Here’s Why You Really Feel Invisible
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“The common denominator I found in every single interview is we want to be validated. We want to be understood.” –Oprah Winfrey
Your stories—how you look at money, your interpersonal relationships with other people and your belief system—could be the reason why you feel invisible and unheard. Learning the complex relationship between each will help you to become more aware about why you feel invisible. This is the first step towards being seen and being more present in the world.
The Money Story
When you were growing up and wanted new clothes or new toys, did your parents ever say to you, “I have no money”?
Or whenever you wanted to buy something, did they say, “Why would you buy that!” with the subtext that you’re really just wasting money?
Perhaps even when you bought your own things, they still asked, “How much was that?” like they had to pay for it themselves.
I grew up hearing all of these things and more.
When you dig deeper, there’s often more to the story than just money. For example, when they asked, “How much was that?” your parents thought they were doing good by teaching you not to waste of money.
But they were actually doing a greater harm. Whether they knew it or not, they were really making you feel guilty and shameful about trying new things. The superficial result is you became guilty about spending money.
Overtime, it became easier to use money as an excuse on why you’re not taking chances and taking advantage of new opportunities. To be seen fully in this world as our truest selves often means taking chances.
The Other Part of the Story
“You’re a nobody. You’re worthless!” These were the stories my grandmother would frequently tell me.
“You’re so stupid. What are we ever going to do with you?” was another common one.
And I believed her.
Alongside these criticisms, I was constantly incurring the wrath of my grandfather. He hated me and would constantly berate me, especially around the dinner table. This happened the entire time I was eating. The mental abuse was so great that I would have acid reflux disease for the first 30+ years of my life, until I finally drew the connection that meal times were stressful times.
I would try to be invisible so as to avoid his wrath, but it never worked. The more I tried to stay out of his way, the angrier he seemed to get with me.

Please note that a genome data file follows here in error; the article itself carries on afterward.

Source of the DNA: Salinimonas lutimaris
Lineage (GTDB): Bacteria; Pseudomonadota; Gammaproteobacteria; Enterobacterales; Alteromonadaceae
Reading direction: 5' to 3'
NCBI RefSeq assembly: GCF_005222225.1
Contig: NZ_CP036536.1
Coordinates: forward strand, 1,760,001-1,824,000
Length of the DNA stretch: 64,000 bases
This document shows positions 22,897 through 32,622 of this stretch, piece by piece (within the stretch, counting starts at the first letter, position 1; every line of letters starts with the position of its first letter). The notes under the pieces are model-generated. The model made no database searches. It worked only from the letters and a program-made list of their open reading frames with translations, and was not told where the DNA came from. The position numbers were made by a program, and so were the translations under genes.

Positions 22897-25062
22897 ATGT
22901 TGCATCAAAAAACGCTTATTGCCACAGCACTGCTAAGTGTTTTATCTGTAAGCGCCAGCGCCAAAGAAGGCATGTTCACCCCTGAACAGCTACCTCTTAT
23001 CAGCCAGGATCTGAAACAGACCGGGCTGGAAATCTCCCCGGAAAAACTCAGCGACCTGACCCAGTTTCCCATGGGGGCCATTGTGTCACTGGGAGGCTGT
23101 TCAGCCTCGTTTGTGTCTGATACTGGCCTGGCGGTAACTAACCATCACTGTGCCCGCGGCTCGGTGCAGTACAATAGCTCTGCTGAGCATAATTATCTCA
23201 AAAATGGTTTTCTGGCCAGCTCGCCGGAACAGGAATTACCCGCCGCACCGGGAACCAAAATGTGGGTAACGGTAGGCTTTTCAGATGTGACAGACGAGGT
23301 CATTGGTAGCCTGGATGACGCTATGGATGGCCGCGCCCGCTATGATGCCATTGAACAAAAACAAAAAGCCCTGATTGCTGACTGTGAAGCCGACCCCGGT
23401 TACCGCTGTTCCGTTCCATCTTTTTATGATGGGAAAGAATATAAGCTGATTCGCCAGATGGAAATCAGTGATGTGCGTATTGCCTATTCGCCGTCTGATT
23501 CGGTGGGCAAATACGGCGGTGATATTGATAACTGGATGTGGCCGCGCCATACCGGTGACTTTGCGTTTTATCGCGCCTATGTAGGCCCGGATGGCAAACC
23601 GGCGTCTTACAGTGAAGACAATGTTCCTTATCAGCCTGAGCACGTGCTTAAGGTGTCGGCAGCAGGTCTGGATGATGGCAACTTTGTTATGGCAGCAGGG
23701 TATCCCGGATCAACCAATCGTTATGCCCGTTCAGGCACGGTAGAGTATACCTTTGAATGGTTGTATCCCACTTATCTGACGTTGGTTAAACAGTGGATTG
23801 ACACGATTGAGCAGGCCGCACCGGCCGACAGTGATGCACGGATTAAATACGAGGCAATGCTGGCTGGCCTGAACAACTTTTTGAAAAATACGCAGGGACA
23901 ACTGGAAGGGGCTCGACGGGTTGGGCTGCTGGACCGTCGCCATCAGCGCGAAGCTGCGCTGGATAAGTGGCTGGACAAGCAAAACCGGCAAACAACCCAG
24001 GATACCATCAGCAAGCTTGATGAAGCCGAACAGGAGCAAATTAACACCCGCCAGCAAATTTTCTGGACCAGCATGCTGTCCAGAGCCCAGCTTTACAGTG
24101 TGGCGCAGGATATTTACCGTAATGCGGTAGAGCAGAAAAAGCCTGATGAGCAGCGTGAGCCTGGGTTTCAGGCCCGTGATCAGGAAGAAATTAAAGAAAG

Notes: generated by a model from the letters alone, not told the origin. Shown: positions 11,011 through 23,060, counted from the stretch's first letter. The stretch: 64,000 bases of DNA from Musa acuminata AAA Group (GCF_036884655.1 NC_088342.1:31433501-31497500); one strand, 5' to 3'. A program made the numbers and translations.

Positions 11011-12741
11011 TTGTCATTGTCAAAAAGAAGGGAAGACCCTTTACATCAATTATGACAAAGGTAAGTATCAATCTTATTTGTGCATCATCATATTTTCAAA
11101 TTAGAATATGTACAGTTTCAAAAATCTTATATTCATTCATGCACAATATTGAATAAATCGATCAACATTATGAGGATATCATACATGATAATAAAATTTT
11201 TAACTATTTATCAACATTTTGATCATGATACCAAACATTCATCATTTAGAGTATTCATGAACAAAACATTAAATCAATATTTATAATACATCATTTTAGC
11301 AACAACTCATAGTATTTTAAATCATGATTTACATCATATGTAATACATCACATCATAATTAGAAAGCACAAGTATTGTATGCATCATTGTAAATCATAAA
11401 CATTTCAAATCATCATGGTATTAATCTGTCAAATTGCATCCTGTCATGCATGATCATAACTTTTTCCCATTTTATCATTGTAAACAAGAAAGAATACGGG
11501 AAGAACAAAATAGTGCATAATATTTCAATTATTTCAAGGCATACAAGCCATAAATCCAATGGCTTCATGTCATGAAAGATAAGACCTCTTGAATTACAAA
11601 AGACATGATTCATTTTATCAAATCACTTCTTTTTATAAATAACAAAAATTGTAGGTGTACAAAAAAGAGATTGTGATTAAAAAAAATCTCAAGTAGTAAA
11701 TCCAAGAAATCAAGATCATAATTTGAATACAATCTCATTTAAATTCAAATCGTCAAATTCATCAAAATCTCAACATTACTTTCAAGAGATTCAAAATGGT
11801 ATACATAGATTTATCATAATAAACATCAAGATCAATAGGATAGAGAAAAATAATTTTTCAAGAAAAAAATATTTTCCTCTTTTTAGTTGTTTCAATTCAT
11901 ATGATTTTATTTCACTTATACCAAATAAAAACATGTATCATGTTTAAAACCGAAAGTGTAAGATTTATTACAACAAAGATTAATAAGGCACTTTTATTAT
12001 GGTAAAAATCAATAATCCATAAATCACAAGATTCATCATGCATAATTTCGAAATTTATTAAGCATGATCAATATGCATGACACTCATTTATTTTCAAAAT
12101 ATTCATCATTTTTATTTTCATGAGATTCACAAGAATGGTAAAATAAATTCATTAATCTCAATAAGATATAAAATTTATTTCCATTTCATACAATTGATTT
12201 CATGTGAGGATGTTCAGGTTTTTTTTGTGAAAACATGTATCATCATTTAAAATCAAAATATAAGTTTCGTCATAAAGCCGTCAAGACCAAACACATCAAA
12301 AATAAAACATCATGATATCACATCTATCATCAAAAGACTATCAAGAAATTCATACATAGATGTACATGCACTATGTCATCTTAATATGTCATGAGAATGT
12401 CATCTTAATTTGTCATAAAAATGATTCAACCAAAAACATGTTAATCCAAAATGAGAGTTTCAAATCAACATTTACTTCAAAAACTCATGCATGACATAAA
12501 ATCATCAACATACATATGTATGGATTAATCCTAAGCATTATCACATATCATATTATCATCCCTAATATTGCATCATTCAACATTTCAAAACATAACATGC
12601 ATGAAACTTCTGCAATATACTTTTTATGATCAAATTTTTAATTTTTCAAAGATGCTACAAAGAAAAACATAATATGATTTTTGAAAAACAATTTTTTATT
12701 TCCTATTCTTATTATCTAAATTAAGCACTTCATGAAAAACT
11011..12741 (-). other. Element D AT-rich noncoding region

But my habit of staying invisible became an unconscious part of me. I also felt invisible whenever I went shopping. It didn’t matter if I was at the clothes store, car dealer, or at a restaurant waiting to be served. A lot of times, it just seemed like the staff was ignoring me.
I didn’t like being treated like I was a nobody, especially if I was going to spend money there. Yet, I kept wondering why this was happening over and over.
Connecting the Dots…
Here’s the real kicker: Are you invisible because of your money beliefs, meaning that because you grew up with nothing, you felt like you were nothing, especially because you had nothing?
Or was it more because of how your parents and grandparents treated you? For example, did they say you were useless, a nobody, and will never amount to anything?
All this typically translates to needing to feel invisible in order to continually validate those stories!
Eventually, I realized I was hiding, both from my grandfather and from the sales people because growing up, I was nothing and had nothing. So, why would anyone think it was worthwhile to talk to me?
Being treated like you’re invisible is a welcoming contrast and can also bring good things into your life. But only if you decide it is, then do the work.
It has helped me to become more assertive (not aggressive…there’s a difference!). Being assertive increases your self-esteem and your self-image.
You can only grow as far as the image you hold of yourself.
This in turn increases your self-confidence, helping you to go after what you want. After all, one of the determinants of feeling invisible is the lack of confidence. We fear that what we do and say do not matter to other people.
For another, you learn how to ask. Many people are afraid of asking because they are afraid of the answer “no”. On average, you learn that it takes several noes to get to yes. For instance, there was the time I was rejected three times before the hotel would finally honor a price-match guarantee. But it was worth my while because I saved over 40%! Had I not worked on myself and improved my self-confidence, I would have given up after the first rejection.
Being empathetic, you also learn to treat everyone you meet with more compassion and respect.
Most importantly, as you start examining why you feel invisible you will discover why you have been feeling certain things and holding certain memories your entire life. These are recurrent themes in our lives. Playing it safe is a major reason most people tip-toe from the cradle to the grave, hoping to make it safely in one piece. Is there anything sadder than this?
Benson Wong is the Money Freedom Guy. Having achieved financial freedom, he’s interested in serving others so that they may also achieve financial freedom themselves. If you want to learn more, Get Your Free eBook, Align With the Energy of Money.